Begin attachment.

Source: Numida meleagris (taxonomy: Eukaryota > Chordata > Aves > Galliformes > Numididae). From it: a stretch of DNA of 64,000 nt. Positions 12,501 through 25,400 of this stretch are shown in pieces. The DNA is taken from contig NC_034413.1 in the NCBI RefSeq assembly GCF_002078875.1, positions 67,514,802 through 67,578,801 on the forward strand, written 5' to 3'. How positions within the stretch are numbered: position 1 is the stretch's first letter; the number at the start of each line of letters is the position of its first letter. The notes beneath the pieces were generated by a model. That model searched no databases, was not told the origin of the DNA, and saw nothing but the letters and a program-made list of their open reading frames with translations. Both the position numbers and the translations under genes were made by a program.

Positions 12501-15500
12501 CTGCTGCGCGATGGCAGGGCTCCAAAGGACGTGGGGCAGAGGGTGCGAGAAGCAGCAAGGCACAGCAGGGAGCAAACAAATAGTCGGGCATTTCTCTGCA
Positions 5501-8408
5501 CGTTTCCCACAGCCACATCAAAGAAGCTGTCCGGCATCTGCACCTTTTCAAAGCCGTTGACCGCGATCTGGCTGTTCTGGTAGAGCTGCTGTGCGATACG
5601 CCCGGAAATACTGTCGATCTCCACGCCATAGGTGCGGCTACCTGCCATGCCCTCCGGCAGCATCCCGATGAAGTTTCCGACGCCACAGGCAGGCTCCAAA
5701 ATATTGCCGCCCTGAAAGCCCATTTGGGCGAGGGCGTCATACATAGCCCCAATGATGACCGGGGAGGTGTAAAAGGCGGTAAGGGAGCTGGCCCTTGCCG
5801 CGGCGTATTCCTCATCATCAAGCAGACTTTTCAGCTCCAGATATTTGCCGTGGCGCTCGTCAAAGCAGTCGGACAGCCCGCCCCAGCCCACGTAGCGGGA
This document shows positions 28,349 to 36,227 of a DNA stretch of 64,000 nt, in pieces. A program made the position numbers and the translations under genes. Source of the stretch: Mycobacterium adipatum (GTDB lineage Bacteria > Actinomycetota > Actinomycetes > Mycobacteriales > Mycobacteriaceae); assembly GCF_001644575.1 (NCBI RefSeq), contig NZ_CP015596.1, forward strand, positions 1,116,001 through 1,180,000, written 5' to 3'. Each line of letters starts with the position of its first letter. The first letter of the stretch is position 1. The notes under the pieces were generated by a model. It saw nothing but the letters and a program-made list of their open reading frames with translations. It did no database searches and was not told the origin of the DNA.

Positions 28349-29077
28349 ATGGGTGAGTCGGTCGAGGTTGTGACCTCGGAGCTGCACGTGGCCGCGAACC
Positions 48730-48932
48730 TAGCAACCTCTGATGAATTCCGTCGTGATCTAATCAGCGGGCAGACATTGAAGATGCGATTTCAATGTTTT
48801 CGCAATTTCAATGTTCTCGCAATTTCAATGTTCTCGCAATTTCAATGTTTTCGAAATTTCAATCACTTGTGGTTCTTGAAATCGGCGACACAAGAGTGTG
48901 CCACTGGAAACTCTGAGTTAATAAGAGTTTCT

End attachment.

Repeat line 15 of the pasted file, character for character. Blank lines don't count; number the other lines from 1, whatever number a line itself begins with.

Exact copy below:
48901 CCACTGGAAACTCTGAGTTAATAAGAGTTTCT